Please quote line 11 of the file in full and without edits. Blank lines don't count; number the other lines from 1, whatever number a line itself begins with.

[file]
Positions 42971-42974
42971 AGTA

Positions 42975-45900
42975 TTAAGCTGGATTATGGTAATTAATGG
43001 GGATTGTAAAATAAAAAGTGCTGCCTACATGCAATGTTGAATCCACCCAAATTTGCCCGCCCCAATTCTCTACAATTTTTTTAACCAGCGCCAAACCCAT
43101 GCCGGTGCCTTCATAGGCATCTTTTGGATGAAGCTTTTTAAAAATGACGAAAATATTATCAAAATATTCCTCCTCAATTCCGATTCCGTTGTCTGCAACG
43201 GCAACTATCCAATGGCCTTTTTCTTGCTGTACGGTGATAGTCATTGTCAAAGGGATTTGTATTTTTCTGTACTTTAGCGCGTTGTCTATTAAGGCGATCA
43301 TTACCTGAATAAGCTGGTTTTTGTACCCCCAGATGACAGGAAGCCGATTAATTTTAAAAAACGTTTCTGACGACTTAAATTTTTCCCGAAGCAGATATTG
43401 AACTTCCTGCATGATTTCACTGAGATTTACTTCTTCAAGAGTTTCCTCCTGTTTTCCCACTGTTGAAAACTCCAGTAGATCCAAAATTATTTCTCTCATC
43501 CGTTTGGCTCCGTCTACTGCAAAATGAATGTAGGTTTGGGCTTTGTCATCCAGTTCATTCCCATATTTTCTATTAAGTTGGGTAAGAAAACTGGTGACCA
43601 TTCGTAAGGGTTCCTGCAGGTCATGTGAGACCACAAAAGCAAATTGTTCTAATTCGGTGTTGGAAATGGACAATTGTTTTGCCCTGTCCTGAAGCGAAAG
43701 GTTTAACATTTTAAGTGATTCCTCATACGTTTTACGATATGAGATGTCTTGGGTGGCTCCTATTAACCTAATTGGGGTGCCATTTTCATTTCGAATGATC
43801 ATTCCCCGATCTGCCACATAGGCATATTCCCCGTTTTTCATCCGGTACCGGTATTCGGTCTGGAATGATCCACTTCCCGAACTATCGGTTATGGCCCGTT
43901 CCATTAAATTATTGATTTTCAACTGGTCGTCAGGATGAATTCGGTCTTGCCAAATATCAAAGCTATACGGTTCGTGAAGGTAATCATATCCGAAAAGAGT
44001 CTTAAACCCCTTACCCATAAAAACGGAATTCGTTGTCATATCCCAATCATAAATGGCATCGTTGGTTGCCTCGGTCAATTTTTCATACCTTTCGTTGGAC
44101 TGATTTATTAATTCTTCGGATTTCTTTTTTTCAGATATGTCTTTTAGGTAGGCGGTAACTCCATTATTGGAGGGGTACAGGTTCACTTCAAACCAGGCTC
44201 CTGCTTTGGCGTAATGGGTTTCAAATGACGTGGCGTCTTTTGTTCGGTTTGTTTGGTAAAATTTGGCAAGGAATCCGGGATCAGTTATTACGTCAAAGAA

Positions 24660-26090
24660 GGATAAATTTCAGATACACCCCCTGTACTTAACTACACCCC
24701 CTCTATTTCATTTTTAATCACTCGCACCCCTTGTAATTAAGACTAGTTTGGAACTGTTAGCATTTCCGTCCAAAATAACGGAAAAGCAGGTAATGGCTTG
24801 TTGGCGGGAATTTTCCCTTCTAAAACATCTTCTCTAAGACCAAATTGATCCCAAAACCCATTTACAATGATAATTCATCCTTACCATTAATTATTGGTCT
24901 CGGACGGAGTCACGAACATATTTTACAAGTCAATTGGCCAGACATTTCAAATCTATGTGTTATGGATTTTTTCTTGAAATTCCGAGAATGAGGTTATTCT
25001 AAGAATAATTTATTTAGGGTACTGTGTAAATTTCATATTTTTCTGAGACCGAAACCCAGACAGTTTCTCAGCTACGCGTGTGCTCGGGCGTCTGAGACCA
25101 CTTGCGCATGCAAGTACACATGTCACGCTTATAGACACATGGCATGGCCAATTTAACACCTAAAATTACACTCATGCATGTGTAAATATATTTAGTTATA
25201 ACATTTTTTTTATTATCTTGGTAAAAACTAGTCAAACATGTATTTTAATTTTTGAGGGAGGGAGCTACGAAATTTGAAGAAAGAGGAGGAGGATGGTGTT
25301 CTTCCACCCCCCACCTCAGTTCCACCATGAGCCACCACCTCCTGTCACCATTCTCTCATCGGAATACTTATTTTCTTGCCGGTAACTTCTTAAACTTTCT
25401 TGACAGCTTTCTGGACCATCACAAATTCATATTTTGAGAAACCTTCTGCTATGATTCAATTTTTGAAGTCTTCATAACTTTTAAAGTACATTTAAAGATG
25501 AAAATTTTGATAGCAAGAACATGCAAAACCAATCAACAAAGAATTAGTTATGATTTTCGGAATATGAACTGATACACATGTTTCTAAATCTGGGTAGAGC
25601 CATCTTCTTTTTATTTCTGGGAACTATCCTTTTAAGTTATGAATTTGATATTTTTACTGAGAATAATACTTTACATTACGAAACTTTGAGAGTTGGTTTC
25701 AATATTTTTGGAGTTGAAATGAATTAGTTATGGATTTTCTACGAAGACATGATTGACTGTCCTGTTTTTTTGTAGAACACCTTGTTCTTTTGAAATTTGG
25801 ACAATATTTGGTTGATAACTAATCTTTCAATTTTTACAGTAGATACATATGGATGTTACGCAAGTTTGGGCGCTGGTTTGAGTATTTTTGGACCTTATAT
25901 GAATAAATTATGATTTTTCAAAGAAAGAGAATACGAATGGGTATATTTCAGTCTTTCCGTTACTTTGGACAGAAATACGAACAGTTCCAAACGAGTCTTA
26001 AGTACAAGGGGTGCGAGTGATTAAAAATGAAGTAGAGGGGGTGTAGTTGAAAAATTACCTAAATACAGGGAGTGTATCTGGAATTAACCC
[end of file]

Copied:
43601 TTCGTAAGGGTTCCTGCAGGTCATGTGAGACCACAAAAGCAAATTGTTCTAATTCGGTGTTGGAAATGGACAATTGTTTTGCCCTGTCCTGAAGCGAAAG